UFC president Dana White said after UFC 190 that he would put together a Rousey-Cyborg fight the day Cyborg commits to getting down to 135 pounds.

Cyborg currently fights at 145 pounds in the Invicta Fighting Championships because the UFC doesn’t have a 145-pound division for women. She wrote on her Facebook page Sunday morning that her next fight will be at 140.

“My next fight is 140lbs, then I hope we get a chance to give fans the WMMA fight the most violent fight in the history of MMA!” Cyborg wrote.

Rousey, who fights at 135, said she is ready to fight Cyborg whenever the Brazilian fighter ditches the steroids.

“I’m prepared to deal with anything. That’s why I’m the champ,” Rousey said Saturday, via Damon Martin of “I fight in the UFC 135-pound division. She can fight at 145 pumped full of steroids and she can make weight just like everybody else without them.”

Cyborg was popped for using steroids before a fight in 2011. White has made some huge guarantees about a potential Rousey-Cyborg fight, but Cyborg has to shed some pounds first.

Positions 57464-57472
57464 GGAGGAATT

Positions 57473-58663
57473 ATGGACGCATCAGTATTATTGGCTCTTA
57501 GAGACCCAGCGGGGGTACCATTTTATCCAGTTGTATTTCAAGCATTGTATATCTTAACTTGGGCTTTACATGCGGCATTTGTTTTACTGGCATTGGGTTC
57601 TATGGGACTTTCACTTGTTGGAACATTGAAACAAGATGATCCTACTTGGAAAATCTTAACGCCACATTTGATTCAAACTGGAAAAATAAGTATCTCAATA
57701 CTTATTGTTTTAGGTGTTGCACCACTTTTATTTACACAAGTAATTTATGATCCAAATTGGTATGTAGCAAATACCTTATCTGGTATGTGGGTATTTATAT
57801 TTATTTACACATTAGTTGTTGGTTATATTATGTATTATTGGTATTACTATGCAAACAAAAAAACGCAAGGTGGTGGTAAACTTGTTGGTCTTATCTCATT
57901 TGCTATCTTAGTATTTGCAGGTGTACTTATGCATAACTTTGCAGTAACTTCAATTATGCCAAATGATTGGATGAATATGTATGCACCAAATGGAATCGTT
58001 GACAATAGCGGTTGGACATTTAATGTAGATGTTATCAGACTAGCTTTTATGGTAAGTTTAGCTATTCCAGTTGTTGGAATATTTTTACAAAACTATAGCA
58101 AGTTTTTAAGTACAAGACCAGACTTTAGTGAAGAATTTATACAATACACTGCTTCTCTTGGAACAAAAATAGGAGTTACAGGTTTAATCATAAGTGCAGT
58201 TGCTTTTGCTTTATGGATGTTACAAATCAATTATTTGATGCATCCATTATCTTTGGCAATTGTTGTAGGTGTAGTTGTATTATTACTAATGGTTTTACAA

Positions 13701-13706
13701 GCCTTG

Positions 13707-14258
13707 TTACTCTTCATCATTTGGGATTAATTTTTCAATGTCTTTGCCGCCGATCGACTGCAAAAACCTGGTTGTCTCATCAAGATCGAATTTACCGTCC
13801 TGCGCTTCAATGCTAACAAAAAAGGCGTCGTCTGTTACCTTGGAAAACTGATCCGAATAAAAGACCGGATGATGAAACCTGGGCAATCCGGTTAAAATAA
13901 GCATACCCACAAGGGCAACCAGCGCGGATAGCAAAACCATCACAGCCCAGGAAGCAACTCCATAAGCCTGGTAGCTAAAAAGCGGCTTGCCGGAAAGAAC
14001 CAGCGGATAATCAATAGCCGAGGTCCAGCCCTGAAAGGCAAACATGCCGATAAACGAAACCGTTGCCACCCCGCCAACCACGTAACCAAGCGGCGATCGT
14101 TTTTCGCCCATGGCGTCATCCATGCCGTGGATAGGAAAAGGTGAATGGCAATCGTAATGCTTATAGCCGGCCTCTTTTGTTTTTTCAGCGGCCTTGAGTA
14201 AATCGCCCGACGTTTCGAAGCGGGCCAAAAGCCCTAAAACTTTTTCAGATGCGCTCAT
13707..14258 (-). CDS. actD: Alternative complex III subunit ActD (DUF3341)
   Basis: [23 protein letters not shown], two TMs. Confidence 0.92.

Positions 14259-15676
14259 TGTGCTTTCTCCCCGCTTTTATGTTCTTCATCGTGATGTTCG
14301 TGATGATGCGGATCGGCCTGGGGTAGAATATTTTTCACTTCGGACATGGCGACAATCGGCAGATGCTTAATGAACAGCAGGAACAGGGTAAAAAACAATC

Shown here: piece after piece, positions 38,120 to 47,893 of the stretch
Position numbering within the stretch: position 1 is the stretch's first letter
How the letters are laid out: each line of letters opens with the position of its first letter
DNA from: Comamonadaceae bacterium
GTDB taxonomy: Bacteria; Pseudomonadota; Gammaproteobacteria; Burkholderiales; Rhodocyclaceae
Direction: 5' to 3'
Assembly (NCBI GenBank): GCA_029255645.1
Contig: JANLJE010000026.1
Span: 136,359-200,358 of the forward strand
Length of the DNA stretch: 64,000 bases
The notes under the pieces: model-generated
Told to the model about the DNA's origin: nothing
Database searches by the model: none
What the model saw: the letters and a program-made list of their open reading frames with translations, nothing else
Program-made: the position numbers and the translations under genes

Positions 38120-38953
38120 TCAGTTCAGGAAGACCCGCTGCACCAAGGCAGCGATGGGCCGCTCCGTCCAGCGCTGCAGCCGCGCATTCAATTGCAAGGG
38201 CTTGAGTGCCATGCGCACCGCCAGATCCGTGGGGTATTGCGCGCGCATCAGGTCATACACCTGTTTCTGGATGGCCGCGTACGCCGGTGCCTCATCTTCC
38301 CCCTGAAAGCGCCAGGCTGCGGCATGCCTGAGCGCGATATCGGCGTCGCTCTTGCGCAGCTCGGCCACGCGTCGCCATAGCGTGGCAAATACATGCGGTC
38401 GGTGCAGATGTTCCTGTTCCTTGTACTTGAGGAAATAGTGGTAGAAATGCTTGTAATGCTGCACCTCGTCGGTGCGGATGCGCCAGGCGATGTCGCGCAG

For now, it appears that Rousey could be heading toward a third fight with Miesha Tate for her next title defense.

Ronda Rousey knocks out Bethe Correia in 34 seconds (Video)

Ronda Rousey Bethe Correia

Ronda Rousey proved once again that she is the best female fighter in the world (and probably better than many male professional fighters).

Rousey improved to 12-0 by destroying Bethe Correia in 34 seconds at UFC 190 in Brazil Saturday night.

Rousey beat Correia with a flurry of punches, giving her a knockout rather than her signature armbar submission.

“I guess she can’t really say anything about my hands now,” Rousey said sarcastically after the fight.

Rousey has now won three straight fights in 34 seconds or less. Nine of her 12 wins have come in under a minute, while Miesha Tate (in their second fight) is still the only fighter to take Rousey beyond the first round. 

Rousey also continues to showcase her growing versatility. After winning her first eight fights by armbar, Rousey has won three of her past four fights by knockout.

Following her win, fhe UFC bantamweight champion gave a shoutout to late wrestler Roddy Piper, thanking him for allowing her to use the “Rowdy” nickname. She had dedicated the fight to him. She also mentioned her father, whose suicide became a storyline leading up to the fight after Correia cited it in trash-talking comments, saying she hoped he and Piper enjoyed watching it together.